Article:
1048 Fifth Avenue, NY, NY 10028

Phone Number

(212) 628 - 6200

Date Visited



Link to Website

Neue Galerie


The Neue Galerie is located at 1048 Fifth Avenue, at 86th Street. Two steps, or ramp lead to the double-door entrance. Another five steps (or elevator) get one to the main lobby. Steps or elevator go to all levels. The stiarcase to the second and third floors are marble.  The staircase from 2 - 3 is narrow.

Floors are either marble or wood. Most galleries have benches.

Multi-stall, handicapped-accessible restrooms are located on the lower level. There are baby-changing stations in the restrooms.

A book shop and gift area are located on the main level. Cafe Sabarsky is located on the main level.


    Doors:  double
    Number of floors:  4
    Elevators:  1
    Ramps:  to main entrance
    Steps and staircases:  to all floors
    Width of aisles:  ample space
    Places to sit:  benche in most galleries
    Location of restrooms:  lower level
    Type of restroom:  multi-stall, handicapped-accessible
    Ease of entry and exit:  good
    Baby changing station:  yes
    Available food services:  Cafe Sabarsky
    Friendliness of staff:  friendly and helpful
    Notes:  *There is no dedicated parking garage. Parking must be found on the street (very difficult) or in a nearby garage.

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I had heard about the Edvard Munch ( sometimes considered the father of Expressionism) exhibit and wanted to see it. Also, I had never been to the Neue Galerie. So…on a Saturday in March I made my way there.  This museum, a former Rockefeller mansion, is located on the corner of Fifth Avenue and 86th Street. I took the bus up Madison Avenue from an earlier appointment on 43rd Street.  If you are coming by car, find out about one of the nearby garages, as this museum does not have a dedicated garage. I would say that street parking is not likely!

As I approached I was surprised to find a line.  As I turned the corner onto Fifth avenue I was even more surprised to see how long the line was.  When I asked one of the people supervising the line I was told that there have been lines like this since the exhibit opened.  I joined the line and about 35 minutes later I was close to getting in.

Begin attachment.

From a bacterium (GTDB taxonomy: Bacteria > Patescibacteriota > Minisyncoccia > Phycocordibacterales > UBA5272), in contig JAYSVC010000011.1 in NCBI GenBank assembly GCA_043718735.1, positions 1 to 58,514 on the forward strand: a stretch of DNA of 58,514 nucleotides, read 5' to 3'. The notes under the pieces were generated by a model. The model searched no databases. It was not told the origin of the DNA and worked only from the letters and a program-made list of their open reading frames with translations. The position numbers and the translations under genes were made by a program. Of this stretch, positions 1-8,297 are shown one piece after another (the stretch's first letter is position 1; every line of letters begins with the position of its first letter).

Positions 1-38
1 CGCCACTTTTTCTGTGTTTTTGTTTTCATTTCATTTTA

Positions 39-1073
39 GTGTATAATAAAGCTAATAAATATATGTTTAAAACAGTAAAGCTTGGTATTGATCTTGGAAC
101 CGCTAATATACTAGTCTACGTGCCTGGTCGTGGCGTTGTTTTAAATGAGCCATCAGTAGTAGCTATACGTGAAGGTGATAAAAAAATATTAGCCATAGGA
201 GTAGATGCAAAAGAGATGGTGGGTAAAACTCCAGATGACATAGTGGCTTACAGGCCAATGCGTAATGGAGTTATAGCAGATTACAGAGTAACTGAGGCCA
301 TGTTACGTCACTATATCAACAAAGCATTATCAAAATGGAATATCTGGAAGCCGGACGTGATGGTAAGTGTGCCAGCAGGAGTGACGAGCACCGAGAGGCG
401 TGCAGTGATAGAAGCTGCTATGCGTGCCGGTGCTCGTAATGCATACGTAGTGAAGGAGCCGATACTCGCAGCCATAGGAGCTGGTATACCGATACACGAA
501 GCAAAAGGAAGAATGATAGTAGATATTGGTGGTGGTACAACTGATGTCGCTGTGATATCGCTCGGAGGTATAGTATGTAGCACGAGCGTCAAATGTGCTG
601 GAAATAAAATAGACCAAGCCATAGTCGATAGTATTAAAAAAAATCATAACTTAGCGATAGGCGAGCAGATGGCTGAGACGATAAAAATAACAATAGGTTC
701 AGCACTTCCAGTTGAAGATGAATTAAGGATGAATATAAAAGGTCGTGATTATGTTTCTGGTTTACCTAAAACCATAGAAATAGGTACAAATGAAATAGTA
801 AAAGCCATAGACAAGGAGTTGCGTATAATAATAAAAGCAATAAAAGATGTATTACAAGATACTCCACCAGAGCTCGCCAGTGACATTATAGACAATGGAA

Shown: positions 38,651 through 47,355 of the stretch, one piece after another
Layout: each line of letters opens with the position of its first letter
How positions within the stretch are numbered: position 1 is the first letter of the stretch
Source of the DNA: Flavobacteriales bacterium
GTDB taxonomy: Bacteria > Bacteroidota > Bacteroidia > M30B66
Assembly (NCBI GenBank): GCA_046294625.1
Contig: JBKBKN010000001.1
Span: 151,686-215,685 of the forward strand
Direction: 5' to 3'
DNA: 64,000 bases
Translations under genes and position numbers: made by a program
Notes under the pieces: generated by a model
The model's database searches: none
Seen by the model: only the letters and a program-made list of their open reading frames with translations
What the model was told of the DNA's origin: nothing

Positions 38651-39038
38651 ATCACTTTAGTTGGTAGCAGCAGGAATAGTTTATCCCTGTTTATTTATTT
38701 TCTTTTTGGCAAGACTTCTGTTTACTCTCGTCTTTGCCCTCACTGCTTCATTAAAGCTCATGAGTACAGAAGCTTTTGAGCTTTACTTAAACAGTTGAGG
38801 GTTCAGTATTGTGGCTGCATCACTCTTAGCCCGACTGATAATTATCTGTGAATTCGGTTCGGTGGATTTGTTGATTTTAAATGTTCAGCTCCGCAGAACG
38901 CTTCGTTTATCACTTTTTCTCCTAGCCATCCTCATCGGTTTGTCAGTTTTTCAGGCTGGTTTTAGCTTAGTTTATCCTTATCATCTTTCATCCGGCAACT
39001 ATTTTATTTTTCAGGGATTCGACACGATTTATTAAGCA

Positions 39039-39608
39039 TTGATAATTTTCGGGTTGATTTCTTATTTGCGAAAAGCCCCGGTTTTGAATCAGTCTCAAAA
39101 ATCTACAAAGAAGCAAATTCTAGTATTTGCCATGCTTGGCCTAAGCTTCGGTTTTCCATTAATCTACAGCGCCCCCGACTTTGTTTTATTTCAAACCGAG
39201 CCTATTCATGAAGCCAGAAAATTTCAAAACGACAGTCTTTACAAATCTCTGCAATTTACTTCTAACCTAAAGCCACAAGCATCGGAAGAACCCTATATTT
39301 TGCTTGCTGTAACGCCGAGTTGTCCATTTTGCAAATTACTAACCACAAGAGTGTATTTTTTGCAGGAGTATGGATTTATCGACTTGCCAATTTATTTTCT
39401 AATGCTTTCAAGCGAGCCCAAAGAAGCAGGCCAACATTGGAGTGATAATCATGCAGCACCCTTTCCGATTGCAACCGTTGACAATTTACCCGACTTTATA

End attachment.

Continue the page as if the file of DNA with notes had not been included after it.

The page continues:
The doulbe-door entrance is on 86th Street.  Two steps, plus a ramp on either side of the steps, led to the entryway.  Another five steps were required to reach the main lobby.  If needed, there is an elevator to take guests to the lobby level.

The centerpiece of the main lobby is a beautiful winding marble staircase leading to the second   floor. The staircase from the second to thrid floor is much marrower.

I made my way to the second floor where “The Woman in Gold” (Portrait of Adele Block-Bauer  I, by Gustav Klimt) is located.  This work alone is reason enough to pay a visit to this venue.  “The museum’s entire ollection…covers a range of media, including painting, sculpture, works on paper, decorative arts and photographs created in Austria and Germny between 1890 & 1940.” (website)

After viewing some of the permanent collecton, I made my way to the Munch exhibit.  If I thought the line outside was long, the crowds inside were more of a problem.  Because of the great number of people,  it was difficult to linger at any one work.  The star of the exhibit, “The Scream,” was in a small gallery, with quite a line to get to it.  Even with all of the people it was so worthwhile to see the range  of  Munch’s work.

Most galleries have benches. Marble or wood floors make navigation easy.

An elevator can get one to all floors. I took it to the lower level where the only restrooms are located. They are multi-stall, handicapped-accessible, with baby-changing stations.  This level is also home to the lower level of Cafe Sabarsky.

I returned to the main floor to visit the extensive book store and small gift area.  I thought I would stop by Cafe Sabarsky and have something to eat.  Once again,to my surprise, I discovered that the wait was more than an hour.  I found out that this is typical. This obviously popular cafe not only serves lunch/brunch, it is also home to “Cabaret Nights at Cafe Sabarsky.”  If interested, you can get more information at (212) 628 – 6200, ext 485, or visit  Based on a conversation I had with some of the people waiting to be seated, I will definitely have to return.

As always, we at Destination Accessible advise you to check a venue’s website, when planning a visit, to know before you go



Metropolitan Museum of Art